Tensions soared in 2017, when Qatar was actually threatened with open war and received an ultimatum including a list of 13 demands, which would have basically turned the country into an annex of Saudi Arabia. War was avoided, but its neighbors resorted to a blockade and a boycott, which Doha survived easily due to the huge amount of capital it owns and to the cooperation with Iran and Turkey. In 2019, the Saudis started sending signals they were willing to overcome their differences with Qatar, but even so, the announcement regarding the normalization of relations made on January 4 came as a surprise. It’s unclear just how many of the 13 demands Qatar accepted, because they were never mentioned again, and if the hatchet was truly buried, or is just waiting to be dug out at any time.

The most important legacy of the Trump era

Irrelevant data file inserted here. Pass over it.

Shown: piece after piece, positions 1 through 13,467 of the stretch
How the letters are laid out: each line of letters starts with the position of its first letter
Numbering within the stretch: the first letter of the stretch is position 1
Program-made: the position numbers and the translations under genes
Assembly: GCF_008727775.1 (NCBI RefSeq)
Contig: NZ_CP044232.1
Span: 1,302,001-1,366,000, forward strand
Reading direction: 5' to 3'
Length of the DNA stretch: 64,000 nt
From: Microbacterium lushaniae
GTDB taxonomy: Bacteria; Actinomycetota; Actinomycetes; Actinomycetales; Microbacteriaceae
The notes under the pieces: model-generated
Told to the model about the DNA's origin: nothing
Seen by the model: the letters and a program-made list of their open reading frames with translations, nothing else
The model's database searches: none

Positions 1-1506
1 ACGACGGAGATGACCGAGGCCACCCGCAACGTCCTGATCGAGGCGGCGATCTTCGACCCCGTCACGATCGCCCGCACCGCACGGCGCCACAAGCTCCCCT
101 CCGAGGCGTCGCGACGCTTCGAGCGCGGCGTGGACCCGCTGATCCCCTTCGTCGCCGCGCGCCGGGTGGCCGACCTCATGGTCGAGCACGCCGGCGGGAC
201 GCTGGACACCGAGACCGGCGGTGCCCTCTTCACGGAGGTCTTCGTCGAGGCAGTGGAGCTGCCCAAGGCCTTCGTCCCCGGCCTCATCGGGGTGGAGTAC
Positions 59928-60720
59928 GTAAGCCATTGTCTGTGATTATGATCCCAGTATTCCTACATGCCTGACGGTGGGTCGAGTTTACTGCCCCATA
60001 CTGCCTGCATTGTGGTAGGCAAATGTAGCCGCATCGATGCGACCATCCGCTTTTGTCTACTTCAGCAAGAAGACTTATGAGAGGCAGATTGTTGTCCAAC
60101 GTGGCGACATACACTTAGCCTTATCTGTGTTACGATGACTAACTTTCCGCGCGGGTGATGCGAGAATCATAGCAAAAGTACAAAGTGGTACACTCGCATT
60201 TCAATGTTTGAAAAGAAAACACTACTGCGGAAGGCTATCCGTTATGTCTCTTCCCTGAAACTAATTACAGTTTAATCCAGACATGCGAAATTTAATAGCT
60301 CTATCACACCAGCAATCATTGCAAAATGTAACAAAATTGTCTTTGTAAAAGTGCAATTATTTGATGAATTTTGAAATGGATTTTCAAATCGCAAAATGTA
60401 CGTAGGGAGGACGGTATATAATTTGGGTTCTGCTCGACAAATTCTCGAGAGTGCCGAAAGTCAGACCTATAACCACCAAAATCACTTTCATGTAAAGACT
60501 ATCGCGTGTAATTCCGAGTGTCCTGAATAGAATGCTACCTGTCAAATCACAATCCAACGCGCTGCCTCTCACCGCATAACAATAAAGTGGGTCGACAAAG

Reconciliation in the Gulf was made possible due to Kuwait and the United States stepping in and brokering a resolution, considering the Americans exert considerable sway over all the stakeholders in this conflict. Their contribution to the negotiation process has been trivialized, as Washington had more pressing matters to deal with – the pandemic, the presidential transition, Trump’s final effort to challenge the result of the election. One day after the Gulf Cooperation Council (GCC) summit hosted by Al-'Ula, Saudi Arabia, also attended by Tamim bin Hamad Al Thani, the Emir of Qatar, and which put an end to Qatar’s dispute with the four countries, the Capitol was stormed by Trump’s supporters, so no one cared much about the Gulf. The reconciliation, however, is one of the pillars of Trump’s broader strategy for the Middle East, a strategy which might remain one of the most important legacies of his highly controversial presidency.